Giving people the opportunity and encouraging them to actively find a new role in the company when they are not performing well or when their current role is no longer needed contributes to the organization’s ability to listen and understand what it is trying to become, to fulfill its evolutionary purpose.
Concrete cases for inspiration
AES introduced a generous severance program and a loan fund to make post-acquisition layoffs mostly voluntary and less traumatic.
AES has demonstrated a distinctively Teal approach to layoffs due to structural overstaffing after buying power plants previously owned by governments. After the acquisition, AES had to lay off hundreds of people and managed to do that relatively painlessly through a special voluntary severance program. Here is Dennis Bakke‘s, CEO, perspective on the matter:
"The right size of a workforce is equal to the number of people needed to make the workplace fun. Having too many employees demoralizes colleagues and causes turf battles. A very astute AES plant manager in Northern Ireland told me that arguments over turf are good indicators that the facility has too many people. No one worries about who does what when there is enough work to go around. My belief that business should not carry unneeded employees does not mean that they should be given pink slips and hustled out the door. Departing employees need time to make the transitions to new work. Organizations should be generous with severance arrangements. We encountered overstaffing almost every time we made an acquisition. One of the first things we did after acquiring a business was to set up a generous and voluntary severance program. Only rarely were individuals asked to leave. In Panama, AES created a loan fund for employees who took the severance package. A year later, I traveled to a celebration lunch with former employees who had left the company. Seventy-one new businesses had been started by these former employees, most of whom tapped the AES loan fund. Even with generous voluntary severance arrangements, the changeover from a company you know to one you don’t can be traumatic. I strongly believe that these difficult transitions are a necessary evil that forces employees and organizations to adjust to a dynamic world. Part of the joy of work is learning new roles and taking on new responsibilities. Job security is attractive gift wrapping, but seldom is there anything of lasting value inside."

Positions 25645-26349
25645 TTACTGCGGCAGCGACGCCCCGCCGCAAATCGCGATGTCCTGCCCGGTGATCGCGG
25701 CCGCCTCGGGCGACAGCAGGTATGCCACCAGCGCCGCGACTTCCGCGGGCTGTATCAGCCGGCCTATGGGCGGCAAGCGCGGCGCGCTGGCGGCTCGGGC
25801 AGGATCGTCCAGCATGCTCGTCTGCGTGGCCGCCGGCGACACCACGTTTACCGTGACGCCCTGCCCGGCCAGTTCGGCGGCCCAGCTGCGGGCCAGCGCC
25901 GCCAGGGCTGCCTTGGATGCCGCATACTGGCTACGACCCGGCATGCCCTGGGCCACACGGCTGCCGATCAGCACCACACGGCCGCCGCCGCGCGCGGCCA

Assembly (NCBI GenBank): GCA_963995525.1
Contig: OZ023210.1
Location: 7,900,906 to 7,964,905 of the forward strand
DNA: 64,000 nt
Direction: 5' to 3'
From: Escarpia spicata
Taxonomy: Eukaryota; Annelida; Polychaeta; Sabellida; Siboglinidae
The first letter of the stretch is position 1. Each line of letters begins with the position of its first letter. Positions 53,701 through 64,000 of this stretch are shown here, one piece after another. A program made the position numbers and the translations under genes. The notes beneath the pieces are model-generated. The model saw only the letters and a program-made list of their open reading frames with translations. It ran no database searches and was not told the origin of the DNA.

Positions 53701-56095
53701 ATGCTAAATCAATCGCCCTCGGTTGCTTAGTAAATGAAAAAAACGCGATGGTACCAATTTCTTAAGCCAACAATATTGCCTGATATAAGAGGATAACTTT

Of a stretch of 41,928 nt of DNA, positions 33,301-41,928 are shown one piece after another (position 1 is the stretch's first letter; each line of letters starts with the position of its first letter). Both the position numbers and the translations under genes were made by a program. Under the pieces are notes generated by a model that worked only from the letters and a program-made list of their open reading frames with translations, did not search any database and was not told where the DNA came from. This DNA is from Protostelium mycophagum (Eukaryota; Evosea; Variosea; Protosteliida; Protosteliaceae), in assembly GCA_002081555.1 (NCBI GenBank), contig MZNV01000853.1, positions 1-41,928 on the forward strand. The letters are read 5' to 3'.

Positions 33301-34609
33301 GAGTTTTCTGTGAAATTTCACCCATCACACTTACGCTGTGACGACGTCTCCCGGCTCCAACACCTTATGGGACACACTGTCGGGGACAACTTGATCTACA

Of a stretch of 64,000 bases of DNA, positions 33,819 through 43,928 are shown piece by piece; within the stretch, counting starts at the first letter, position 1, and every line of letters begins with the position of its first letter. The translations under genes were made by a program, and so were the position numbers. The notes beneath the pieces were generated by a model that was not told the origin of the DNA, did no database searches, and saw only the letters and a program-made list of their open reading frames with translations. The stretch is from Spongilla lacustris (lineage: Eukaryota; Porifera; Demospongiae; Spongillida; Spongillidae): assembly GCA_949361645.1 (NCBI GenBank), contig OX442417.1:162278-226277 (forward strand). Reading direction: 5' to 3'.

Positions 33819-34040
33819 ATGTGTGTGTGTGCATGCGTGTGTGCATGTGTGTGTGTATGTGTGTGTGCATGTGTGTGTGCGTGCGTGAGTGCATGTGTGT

In the Holacracy model, a person can be removed from their roles but still stay in the member pool and take time to hunt for new roles. If this fails, a custom dismissal process, such as a peer removal, can be initiated.
Holacracy does not prescribe a specific process for dismissals. Starting and terminating people’s contracts originally lands in the scope of the top circle, who can then assign that authority as they see fit. For example, there can be an HR role that has authority to hire and fire. Or in the partnership model (as in HolacracyOne) there is a partnership removal process with partner peer review (similar to Morning Star).
Because there is no fusion of person and title, the lead link in any circle is free to make a decision and remove somebody from a specific role. The person is not fired in this case, but remains in a member pool and must pitch for other roles. If no new role can be found, the person either leaves voluntarily, or a custom dismissal process is triggered.
Dismissals can be initiated by any individual, using the conflict resolution process if needed.
At Morning Star, the process is almost identical to the one used at Buurtzorg, except that it is initiated by an individual rather than a team. Morning Star views a dismissal as the final step in a conflict and therefore uses its conflict resolution mechanism to deal with the situation. The process starts when one person asks another to leave the organization. Suppose that someone finds that a colleague has fundamentally breached a company value (perhaps the person made an important decision without requesting advice from colleagues) or that a colleague is failing time after time to live up to his commitments, despite a number of previous attempts to improve the situation. She can initiate a conflict resolution process, asking her colleague to resign. If the person asked to leave does not agree, a four-stage conflict resolution process begins: